(Reuters) - Schlumberger Ltd (SLB.N), the world’s largest oilfield services provider, said revenue in the current quarter is expected to fall 15 percent from the fourth, as spending cuts by oil producers take a toll.
The company forecast revenue of $6.5 billion for the first quarter ending March, lower than the average analyst estimate of $6.94 billion, according to Thomson Reuters I/B/E/S.
“The third phase of E&P spending reductions that we are currently experiencing will have a significant impact on our earnings per share in the current and coming quarters,” Chief Executive Paal Kibsgaard said at an energy conference on Monday.
Kibsgaard, whose comments are closely watched, also called for a change in the way the oil and gas industry operates.
There is an urgent need for a change in the way the energy industry works given that oil prices are expected to be “medium-for-longer”, Kibsgaard said in his keynote address at the Scotia Howard Weil Energy Conference.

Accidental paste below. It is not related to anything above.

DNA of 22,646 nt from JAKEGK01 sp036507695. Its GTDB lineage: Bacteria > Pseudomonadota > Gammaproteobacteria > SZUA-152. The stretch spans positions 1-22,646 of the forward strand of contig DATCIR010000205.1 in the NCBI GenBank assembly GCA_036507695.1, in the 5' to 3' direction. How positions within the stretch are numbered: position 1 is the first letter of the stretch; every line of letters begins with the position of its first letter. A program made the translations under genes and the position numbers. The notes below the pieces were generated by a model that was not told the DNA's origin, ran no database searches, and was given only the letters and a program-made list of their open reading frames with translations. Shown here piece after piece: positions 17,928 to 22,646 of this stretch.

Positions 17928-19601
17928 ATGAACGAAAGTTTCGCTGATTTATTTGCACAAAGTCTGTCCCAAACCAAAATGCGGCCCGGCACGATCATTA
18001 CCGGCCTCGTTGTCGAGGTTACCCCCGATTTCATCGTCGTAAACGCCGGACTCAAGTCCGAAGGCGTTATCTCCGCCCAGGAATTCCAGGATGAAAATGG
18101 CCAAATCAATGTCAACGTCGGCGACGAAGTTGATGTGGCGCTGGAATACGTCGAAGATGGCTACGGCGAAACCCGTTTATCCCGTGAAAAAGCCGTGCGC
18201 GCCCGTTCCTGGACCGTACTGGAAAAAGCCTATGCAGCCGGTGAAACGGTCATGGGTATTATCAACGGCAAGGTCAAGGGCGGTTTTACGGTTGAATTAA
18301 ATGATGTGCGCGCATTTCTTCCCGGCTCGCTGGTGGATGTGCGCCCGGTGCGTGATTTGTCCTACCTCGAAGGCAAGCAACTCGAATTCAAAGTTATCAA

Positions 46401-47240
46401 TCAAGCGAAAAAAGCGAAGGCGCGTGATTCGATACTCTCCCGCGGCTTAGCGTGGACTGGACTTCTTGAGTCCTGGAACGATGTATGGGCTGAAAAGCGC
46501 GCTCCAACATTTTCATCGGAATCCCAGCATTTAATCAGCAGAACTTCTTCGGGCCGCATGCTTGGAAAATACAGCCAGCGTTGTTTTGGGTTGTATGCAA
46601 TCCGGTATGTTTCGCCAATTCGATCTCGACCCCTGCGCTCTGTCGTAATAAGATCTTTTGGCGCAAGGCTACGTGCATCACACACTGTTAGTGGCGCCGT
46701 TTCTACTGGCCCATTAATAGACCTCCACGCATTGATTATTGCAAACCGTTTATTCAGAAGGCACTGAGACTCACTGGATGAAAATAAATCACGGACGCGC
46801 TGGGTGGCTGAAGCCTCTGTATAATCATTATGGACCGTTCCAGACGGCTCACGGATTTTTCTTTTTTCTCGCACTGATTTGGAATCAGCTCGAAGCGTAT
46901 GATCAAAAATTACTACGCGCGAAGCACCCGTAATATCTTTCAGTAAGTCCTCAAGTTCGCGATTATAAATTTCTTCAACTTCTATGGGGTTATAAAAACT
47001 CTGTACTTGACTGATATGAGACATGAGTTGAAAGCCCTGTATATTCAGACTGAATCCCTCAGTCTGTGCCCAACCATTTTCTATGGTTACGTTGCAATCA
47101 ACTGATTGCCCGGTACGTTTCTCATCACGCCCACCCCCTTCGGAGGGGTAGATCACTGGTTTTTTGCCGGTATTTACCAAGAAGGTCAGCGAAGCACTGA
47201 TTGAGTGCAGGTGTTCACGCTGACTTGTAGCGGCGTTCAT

The cost reductions by oil and natural gas producers over the past 18 months were not linked to efficiency improvements, Kibsgaard said, adding they were the result of pricing concessions from oilfield services providers.
Under the current model, oil producers split drilling and production work into smaller parts, and then seek bids from service providers.
But this model has led to inefficiencies due to a lack of collaboration between operators and suppliers, Kibsgaard said.
Schlumberger — which is buying equipment maker Cameron International Corp CAM.N for $14.8 billion deal — is developing total drilling and production systems to move away from single components, Kibsgaard said.
Kibsgaard also hinted at more job cuts, saying the company will continue to match costs and resources to activity.
Schlumberger has cut 34,000 jobs, or 26 percent of its workforce, since November 2014.
The company’s shares were marginally higher at $73.82 in early trading.
Reporting by Amrutha Gayathri in Bengaluru; Editing by Maju Samuel and Sriraj Kalluvila